Health

FDA Allows Fast-Track Status Of Therapy from Australian Pharmaceutical For Rare Type Of Cancer

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An Australian pharmaceutical company has achieved a significant milestone in the battle against bile duct cancer, securing fast-track status from the United States Food and Drug Administration (FDA) for clinical trials of a promising cancer treatment.

This rare form of cancer has proven resistant to conventional and immunotherapy treatments, promoting the exploration of innovative approaches. The Australian company, Imugene, in collaboration with the renowned US-based City of Hope, has developed a new iteration of an existing treatment that has demonstrated exceptional promise in early trials.

City of Hope, a globally recognized cancer research and treatment organization based in Los Angeles, initiative the groundbreaking phase 1 safety trial in May of the previous year.

Principal investigator and assistant professor of City of Hope’s Department of Medical Oncology & Therapeutics Research, Daneng Li, M.D., said, “Our previous research demonstrated that oncolytic viruses can stimulate the immune system to respond to and kill cancer, as well as stimulate the immune system to be more responsive to other immunotherapies, including checkpoint inhibitors.”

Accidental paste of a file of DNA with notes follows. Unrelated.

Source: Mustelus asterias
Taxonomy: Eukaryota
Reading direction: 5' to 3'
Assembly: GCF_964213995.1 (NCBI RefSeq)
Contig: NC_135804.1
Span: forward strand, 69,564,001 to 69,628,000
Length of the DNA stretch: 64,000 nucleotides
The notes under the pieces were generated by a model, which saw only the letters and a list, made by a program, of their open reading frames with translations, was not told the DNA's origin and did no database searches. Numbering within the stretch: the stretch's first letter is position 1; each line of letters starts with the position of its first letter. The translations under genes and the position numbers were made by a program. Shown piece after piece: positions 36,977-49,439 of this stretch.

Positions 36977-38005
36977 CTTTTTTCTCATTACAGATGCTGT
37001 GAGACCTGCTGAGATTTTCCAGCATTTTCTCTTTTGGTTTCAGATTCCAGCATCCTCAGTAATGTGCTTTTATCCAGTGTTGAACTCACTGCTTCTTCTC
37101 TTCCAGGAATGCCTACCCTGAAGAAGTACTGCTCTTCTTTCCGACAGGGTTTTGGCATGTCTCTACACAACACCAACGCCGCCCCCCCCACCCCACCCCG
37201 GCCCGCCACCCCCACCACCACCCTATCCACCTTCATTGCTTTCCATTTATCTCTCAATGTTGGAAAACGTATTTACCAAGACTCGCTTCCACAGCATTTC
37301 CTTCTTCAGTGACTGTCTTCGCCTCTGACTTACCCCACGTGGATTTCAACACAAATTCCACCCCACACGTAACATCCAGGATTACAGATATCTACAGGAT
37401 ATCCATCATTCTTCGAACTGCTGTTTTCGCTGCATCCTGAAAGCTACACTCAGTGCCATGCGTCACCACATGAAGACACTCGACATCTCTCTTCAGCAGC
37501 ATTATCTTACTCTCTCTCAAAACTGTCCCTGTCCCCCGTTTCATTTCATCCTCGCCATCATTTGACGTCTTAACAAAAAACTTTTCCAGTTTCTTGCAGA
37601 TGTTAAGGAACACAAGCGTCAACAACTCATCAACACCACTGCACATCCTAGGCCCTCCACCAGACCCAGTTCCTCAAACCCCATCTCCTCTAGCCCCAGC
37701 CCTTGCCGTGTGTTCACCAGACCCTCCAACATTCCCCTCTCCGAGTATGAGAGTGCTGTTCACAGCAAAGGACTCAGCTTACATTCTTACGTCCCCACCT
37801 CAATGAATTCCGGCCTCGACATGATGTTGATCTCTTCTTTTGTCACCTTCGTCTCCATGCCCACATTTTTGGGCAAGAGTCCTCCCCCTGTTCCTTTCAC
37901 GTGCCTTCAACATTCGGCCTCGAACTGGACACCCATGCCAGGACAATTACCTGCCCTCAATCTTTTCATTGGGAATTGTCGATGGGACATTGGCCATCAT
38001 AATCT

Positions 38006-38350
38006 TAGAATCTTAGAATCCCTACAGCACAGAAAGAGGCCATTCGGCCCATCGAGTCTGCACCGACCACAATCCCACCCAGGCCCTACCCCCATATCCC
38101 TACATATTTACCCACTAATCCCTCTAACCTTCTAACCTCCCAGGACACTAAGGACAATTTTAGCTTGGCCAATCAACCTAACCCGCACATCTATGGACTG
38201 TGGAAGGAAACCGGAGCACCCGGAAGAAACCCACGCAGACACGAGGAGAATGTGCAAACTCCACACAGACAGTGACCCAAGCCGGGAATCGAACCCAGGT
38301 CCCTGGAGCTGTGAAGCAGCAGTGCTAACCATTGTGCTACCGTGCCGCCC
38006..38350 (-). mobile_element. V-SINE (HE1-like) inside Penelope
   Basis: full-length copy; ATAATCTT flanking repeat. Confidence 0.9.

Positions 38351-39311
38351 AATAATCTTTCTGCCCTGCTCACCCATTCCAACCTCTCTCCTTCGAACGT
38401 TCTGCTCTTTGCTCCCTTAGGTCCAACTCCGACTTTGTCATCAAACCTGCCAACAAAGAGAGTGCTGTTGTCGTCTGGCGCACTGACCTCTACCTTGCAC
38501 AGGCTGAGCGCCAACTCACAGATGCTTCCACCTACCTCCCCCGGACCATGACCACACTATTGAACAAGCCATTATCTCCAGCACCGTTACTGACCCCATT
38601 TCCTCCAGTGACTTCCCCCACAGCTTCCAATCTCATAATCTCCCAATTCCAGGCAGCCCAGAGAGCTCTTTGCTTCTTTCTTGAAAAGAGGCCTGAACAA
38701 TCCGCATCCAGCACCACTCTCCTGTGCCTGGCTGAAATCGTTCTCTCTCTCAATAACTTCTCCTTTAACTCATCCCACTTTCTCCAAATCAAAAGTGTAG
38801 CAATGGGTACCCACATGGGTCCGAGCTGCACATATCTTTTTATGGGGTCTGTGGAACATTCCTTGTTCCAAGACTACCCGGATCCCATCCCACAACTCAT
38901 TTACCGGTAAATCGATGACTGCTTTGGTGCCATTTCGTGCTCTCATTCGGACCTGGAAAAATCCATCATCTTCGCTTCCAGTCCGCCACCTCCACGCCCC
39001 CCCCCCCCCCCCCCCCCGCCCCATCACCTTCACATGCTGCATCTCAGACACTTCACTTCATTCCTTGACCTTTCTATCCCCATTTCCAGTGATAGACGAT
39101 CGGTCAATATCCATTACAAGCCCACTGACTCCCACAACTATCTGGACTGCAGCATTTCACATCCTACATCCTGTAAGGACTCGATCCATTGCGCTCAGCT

In this trial, the first patient was administered a low dose of an oncolytic virus – a virus designed to infect and destroy cancer cells. The engineered virus, developed by Professor Yuman Fong, has now been licensed by City of Hope to Imugene for use in their cancer treatment, known as Vaxinia.

The technical nomenclature for this treatment is “CF33-hNIS,” with CF33 representing the virus and hNIS denoting an additional chemical that facilitates imaging and tracking of the virus. This capability allows for the precise application of radiochemotherapy, enhancing treatment accuracy.

Bile duct cancer is a rare malignancy occurring both inside and outside the liver, with only an average of 8,000 new diagnoses annually in the United States. Traditional treatment options have shown limited efficacy against this challenging cancer type.

The oncolytic virus, originally engineered by Professor Fong, has a well-understood lifecycle that does not involve integration with the human genome. Its unique attributes include the ability to deliver tumor-destroying agents while also reducing the size of tumors.

City of Hope conducted preliminary trials of the oncolytic virus in animals and cultured cells, demonstrated its effectiveness in shrinking tumors associated with colon, lung, breast, ovarian, and pancreatic cancers.

According to the West Australian, Imugene’s FDA-guided clinical trial, named the MAST (metastatic advanced solid tumors) trial, commenced with administrating low doses of Vaxinia to patients who had undergone at least two prior lines of standard-of-care treatment.

The fast-track status granted by the FDA is a testament to the potential impact of Imugene’s innovative approach. This designation will facilitate closer collaboration between the company and the FDA, expediting data reviews for future developments.

Both Imugene and City of Hope are actively seeking to recruit eligible patients for the MAST trial at 12 different sites across the United States and Australia.